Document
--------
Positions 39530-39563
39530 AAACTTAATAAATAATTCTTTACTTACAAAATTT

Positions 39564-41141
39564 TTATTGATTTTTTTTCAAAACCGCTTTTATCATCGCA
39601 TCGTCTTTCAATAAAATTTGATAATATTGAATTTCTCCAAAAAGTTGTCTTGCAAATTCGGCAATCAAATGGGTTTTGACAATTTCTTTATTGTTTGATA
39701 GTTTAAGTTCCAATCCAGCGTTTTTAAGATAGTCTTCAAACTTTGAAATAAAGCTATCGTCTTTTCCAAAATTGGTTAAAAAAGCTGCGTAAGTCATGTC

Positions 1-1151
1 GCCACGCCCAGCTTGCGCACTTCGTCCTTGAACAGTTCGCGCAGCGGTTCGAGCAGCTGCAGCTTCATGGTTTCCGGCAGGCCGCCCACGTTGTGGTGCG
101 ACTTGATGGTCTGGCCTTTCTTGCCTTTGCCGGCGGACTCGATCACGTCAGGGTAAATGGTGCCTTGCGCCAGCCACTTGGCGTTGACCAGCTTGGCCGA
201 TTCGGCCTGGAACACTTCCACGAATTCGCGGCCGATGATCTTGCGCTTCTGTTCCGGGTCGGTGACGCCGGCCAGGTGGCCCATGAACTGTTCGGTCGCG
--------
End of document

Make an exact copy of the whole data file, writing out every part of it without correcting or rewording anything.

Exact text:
Positions 39530-39563
39530 AAACTTAATAAATAATTCTTTACTTACAAAATTT

Positions 39564-41141
39564 TTATTGATTTTTTTTCAAAACCGCTTTTATCATCGCA
39601 TCGTCTTTCAATAAAATTTGATAATATTGAATTTCTCCAAAAAGTTGTCTTGCAAATTCGGCAATCAAATGGGTTTTGACAATTTCTTTATTGTTTGATA
39701 GTTTAAGTTCCAATCCAGCGTTTTTAAGATAGTCTTCAAACTTTGAAATAAAGCTATCGTCTTTTCCAAAATTGGTTAAAAAAGCTGCGTAAGTCATGTC

Positions 1-1151
1 GCCACGCCCAGCTTGCGCACTTCGTCCTTGAACAGTTCGCGCAGCGGTTCGAGCAGCTGCAGCTTCATGGTTTCCGGCAGGCCGCCCACGTTGTGGTGCG
101 ACTTGATGGTCTGGCCTTTCTTGCCTTTGCCGGCGGACTCGATCACGTCAGGGTAAATGGTGCCTTGCGCCAGCCACTTGGCGTTGACCAGCTTGGCCGA
201 TTCGGCCTGGAACACTTCCACGAATTCGCGGCCGATGATCTTGCGCTTCTGTTCCGGGTCGGTGACGCCGGCCAGGTGGCCCATGAACTGTTCGGTCGCG